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Hiroshima for Global Peace

Q10 How is Hiroshima passing down the experience of A-bombing to future generations?

The City of Hiroshima has been conducting various measures to properly pass on the reality of the atomic bombing and the experiences of A-bomb survivors to future generations.
Training A-bomb Legacy Successors
As survivors age, fading of the experience of A-bombing survivors has become a great concern, and passing along their experiences and desire for peace is an important and urgent challenge. To deal with the situation, the City of Hiroshima started a threeyear training program for A-bomb Legacy Successors in 2012 and applicants are publicly recruited every year. In the first year (2012), the program had 137 applicants. The successors who completed the training program will start their activities in 2015.

Sharing survivor testimonies with visitors to Hiroshima including students
Visitors to Hiroshima including students of elementary, junior high and high schools on field trips are given opportunities to listen to survivor testimonies. 37 A-bomb survivors are commissioned by the Hiroshima Peace Culture Foundation (as of March 31, 2014). In fiscal 2013, 1,826 groups involving 151,549 individuals listened to testimonies.

Hiroshima Peace Volunteer Program
A citizens’ volunteer training program was started in 1999 and publicly-recruited volunteers offer visitors explanations about the exhibition at the Peace Memorial Museum and the monuments in the Peace Memorial Park. The number of registered volunteers are 191 (as of March 31, 2014) and they offer guidance on a rotating basis.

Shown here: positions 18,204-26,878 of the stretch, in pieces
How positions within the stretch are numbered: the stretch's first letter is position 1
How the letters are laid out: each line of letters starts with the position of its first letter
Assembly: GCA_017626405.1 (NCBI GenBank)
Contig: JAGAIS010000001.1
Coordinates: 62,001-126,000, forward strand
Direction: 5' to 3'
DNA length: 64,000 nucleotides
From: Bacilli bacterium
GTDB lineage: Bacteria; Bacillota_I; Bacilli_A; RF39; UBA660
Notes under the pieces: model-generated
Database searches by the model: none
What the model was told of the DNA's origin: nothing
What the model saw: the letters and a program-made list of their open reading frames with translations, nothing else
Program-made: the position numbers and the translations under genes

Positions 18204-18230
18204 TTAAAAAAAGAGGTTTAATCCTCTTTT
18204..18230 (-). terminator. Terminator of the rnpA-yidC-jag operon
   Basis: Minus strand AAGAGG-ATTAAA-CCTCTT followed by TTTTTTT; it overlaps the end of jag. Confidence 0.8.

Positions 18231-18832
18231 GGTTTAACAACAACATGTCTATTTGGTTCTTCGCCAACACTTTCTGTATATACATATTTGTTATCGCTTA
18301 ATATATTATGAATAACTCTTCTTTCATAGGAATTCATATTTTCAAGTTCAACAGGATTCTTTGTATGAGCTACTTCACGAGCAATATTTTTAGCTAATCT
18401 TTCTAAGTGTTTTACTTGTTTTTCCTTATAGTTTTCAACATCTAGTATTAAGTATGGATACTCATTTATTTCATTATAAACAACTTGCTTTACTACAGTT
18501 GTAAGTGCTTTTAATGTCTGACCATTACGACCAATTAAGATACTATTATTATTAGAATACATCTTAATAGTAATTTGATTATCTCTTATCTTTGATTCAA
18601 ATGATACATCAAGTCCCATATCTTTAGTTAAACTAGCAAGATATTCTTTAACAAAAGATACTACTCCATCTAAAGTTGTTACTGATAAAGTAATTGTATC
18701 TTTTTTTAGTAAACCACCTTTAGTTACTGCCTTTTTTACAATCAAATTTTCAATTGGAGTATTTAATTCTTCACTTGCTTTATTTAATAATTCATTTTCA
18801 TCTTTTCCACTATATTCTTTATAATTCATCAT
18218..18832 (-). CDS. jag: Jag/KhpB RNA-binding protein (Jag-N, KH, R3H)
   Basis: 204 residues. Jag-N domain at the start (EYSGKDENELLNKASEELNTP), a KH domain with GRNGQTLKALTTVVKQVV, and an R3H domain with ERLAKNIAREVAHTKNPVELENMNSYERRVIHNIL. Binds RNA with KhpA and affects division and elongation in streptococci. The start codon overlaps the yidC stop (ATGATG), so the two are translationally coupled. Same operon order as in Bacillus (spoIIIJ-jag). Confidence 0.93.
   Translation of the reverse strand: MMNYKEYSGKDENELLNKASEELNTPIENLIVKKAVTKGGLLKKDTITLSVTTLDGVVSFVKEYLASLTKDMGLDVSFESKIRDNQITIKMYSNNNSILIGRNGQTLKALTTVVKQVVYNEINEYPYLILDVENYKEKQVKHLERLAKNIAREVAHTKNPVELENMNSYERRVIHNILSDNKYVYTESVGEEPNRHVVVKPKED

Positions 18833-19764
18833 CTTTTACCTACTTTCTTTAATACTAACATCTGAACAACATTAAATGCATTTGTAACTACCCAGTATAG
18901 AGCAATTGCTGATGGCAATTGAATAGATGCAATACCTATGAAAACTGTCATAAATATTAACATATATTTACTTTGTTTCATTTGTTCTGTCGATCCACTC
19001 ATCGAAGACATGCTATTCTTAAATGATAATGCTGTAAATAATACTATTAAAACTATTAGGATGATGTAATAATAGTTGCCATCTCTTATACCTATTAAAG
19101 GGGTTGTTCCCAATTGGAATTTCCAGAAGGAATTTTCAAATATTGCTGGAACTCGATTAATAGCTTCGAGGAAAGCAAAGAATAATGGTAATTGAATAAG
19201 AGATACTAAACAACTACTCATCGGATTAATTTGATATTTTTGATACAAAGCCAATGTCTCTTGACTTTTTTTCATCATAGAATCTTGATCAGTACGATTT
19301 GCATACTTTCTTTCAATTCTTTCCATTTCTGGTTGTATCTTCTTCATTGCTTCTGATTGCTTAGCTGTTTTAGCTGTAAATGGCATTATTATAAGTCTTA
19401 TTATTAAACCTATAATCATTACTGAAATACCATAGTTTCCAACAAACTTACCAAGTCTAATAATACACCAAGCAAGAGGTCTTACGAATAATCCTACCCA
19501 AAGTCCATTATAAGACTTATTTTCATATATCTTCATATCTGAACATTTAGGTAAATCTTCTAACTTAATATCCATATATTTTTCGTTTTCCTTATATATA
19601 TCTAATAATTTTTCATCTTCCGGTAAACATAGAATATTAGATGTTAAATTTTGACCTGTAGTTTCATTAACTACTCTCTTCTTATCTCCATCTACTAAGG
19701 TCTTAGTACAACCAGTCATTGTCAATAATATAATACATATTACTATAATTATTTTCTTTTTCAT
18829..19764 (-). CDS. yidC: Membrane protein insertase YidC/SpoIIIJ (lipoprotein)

Recording and utilizing videotapes of survivor testimonies
Since fiscal 1986, survivor testimonies have been recorded on videotapes to preserve as many testimonies as possible for future generations. The number of recorded testimonies is 1,195 (as of March 31, 2014).

Hiroshima Peace Forum
Starting in fiscal 2002, Hiroshima Peace Forum is held to provide an opportunity through lectures and discussions for citizens to contemplate the atomic bombing and war, and to explore how they can contribute to cause of peace. Since 2009, the forum has been held in cooperation with Hiroshima City University. More than 100 citizens and students from all age groups (from teenager up to 60s and 70s) take the course, which consists of six Saturday sessions held May through July each year.

Peace Club for junior high and high school students
It has been held since fiscal 2002 to provide an opportunity for junior high and high school students to learn about the reality of the atomic bombing and peace. Every year, approximately two dozen students join the club and learn through 15–16 lectures and events held throughout the year.

Peace Study Program at elementary, junior high, and high schools
Peace Study Programs are offered by dispatching lecturers to schools in Hiroshima City to introduce the reality of atomic bombing and measures for the abolition of nuclear weapons. In fiscal 2013, the programs were offered at a total of 49 schools.


Please refer to the following website for further information about Hiroshima City’s devotion to peace.


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Hiroshima Prefectural Office

Street address:10-52, Motomachi, Naka-ku, Hiroshima-shi, Hiroshima-ken, 730-8511